The Dow failed to hit a record high on Monday, finishing the day just barely in the green.
The Dow closed flat, up only 8 points. It sits 0.4%, or 101 points, below the all-time closing high it recorded in October, according to Refinitiv. The S&P 500 and the Nasdaq Composite both finished lower, down 0.2% and 0.3%, respectively. The S&P hit a closing record Thursday.
The Dow could be “thousands of points” higher, if the “Fed had gotten it right,” claimed President Donald Trump in a tweet earlier on Monday. The president has long criticized the Federal Reserve for raising interest rates, which he believes poses a hurdle to US growth.
At the start of the trading day, stocks had seemed unfazed by lingering trade worries and the heightened tensions between the United States and Iran on Monday. But sentiment soured throughout the day. Trump announced “hard-hitting” sanctions against Iran earlier, after tweeting about doing so over the weekend. Last week, Iran shot down a US military drone.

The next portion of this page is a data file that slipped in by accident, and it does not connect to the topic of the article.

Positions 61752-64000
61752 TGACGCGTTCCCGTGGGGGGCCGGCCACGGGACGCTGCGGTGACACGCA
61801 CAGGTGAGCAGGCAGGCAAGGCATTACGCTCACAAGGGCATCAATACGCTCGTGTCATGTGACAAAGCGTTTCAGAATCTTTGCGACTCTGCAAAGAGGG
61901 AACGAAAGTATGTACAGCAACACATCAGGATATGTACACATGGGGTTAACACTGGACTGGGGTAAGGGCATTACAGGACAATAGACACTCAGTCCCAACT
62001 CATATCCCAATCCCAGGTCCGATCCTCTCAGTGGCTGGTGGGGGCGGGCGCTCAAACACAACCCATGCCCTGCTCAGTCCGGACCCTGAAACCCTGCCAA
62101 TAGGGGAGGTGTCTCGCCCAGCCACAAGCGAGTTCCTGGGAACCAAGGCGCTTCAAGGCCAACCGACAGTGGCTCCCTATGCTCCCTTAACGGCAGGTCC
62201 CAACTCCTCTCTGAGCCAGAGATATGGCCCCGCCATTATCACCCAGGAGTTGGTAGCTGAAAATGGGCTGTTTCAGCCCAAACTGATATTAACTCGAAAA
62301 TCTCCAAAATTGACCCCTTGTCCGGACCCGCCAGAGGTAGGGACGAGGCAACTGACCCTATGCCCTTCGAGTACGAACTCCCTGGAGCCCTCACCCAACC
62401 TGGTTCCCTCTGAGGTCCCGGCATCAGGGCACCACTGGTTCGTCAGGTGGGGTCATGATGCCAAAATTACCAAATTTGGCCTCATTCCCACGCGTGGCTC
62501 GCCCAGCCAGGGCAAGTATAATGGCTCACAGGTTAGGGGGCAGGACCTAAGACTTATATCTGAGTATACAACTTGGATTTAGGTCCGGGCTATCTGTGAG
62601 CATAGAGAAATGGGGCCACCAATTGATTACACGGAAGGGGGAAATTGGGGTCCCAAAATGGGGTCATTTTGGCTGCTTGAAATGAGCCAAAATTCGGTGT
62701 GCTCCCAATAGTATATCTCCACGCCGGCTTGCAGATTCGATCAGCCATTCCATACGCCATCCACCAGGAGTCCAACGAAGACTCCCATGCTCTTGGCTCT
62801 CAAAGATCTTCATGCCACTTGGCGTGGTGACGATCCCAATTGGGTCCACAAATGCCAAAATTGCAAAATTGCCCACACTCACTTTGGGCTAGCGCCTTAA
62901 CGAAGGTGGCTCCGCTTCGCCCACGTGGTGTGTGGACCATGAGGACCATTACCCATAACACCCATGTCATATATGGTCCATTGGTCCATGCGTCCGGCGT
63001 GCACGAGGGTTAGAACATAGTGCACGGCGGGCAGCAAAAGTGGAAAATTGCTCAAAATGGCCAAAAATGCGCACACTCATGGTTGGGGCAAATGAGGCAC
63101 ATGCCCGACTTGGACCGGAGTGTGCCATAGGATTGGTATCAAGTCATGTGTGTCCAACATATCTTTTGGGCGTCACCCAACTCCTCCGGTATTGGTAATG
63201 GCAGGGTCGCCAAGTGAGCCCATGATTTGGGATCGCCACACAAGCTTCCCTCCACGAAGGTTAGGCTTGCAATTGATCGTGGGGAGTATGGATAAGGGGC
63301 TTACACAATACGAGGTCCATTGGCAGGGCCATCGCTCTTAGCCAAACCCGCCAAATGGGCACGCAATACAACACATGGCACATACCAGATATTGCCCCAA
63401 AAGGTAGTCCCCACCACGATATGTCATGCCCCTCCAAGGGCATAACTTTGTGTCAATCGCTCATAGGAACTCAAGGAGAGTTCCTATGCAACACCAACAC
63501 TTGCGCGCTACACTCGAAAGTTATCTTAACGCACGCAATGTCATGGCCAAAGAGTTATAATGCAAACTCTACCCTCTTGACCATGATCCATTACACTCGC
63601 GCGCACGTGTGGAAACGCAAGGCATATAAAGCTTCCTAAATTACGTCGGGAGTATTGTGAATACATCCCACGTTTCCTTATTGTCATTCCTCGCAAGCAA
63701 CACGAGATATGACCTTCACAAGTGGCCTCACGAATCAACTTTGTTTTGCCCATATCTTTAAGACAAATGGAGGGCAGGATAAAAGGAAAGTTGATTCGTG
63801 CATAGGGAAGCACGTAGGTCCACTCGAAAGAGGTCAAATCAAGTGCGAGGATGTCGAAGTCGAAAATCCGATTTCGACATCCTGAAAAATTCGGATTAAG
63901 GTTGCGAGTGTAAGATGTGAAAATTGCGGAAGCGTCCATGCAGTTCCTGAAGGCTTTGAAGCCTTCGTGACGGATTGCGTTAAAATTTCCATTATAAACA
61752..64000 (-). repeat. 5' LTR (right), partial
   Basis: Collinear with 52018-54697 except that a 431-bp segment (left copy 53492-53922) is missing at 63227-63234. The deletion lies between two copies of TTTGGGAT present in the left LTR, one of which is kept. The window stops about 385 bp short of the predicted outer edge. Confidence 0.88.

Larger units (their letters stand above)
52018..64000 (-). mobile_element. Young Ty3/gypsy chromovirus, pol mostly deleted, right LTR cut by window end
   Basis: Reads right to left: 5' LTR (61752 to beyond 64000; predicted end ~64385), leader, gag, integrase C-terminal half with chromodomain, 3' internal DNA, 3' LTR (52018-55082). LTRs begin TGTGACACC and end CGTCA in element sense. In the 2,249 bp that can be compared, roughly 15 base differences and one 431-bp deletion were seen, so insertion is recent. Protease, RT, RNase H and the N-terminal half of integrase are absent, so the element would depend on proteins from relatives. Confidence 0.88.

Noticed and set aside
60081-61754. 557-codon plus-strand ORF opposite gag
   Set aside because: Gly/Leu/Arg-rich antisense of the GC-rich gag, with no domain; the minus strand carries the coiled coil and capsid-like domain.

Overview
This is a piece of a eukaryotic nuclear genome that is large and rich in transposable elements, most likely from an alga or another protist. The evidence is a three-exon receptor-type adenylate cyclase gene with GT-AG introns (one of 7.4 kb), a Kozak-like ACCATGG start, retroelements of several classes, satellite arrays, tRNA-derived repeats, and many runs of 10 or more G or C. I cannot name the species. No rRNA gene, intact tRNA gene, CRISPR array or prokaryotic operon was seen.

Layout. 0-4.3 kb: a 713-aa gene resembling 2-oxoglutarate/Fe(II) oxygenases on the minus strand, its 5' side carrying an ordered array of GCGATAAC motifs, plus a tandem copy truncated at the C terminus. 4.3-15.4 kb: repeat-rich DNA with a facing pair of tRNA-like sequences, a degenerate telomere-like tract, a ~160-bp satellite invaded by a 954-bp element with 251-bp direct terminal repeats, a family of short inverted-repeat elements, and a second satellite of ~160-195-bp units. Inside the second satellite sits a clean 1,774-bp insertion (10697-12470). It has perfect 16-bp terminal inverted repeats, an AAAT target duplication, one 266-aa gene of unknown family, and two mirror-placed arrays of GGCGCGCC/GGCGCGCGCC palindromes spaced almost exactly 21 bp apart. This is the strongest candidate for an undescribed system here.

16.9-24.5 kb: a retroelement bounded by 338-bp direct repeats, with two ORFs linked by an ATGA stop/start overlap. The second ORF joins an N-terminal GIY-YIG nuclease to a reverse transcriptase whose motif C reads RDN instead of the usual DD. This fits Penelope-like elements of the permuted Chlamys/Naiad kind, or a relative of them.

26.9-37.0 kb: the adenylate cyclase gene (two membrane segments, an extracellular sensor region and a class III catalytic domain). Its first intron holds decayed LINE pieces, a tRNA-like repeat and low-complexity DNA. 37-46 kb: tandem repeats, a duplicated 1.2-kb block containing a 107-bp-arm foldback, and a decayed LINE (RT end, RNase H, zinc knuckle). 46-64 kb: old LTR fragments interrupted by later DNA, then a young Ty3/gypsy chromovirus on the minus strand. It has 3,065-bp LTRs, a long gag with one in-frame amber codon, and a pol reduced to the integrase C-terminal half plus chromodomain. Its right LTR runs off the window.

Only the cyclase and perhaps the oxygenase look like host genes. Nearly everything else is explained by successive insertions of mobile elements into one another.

But the situation in the Middle East is keeping oil prices higher.
Last week, US oil futures jumped more than 9%. Futures settled 0.8% higher at $57.90 a barrel on Monday, according to CME. In a tweet, Trump said although many countries rely on oil from the region, “we don’t even need to be there in that the U.S. has just become (by far) the largest producer of Energy anywhere in the world!”
Gold remains a hot commodity. Geopolitical worries, paired with a weaker US dollar, are giving the safe haven metal a significant boost. After rallying more than 4% last week, gold futures settled up 1.3% at 1,414.30 an ounce, according to CME.
Gold breached the $1,400 level late last week, marking a near six-year high.
For the week ahead, market watchers will be all about the G20 summit in Japan, as Trump and Chinese President Xi Jinping are set to meet and talk trade on the summit sidelines.
Even if no deal is reached immediately, their meeting could set the tone for the next phase of the trade spat.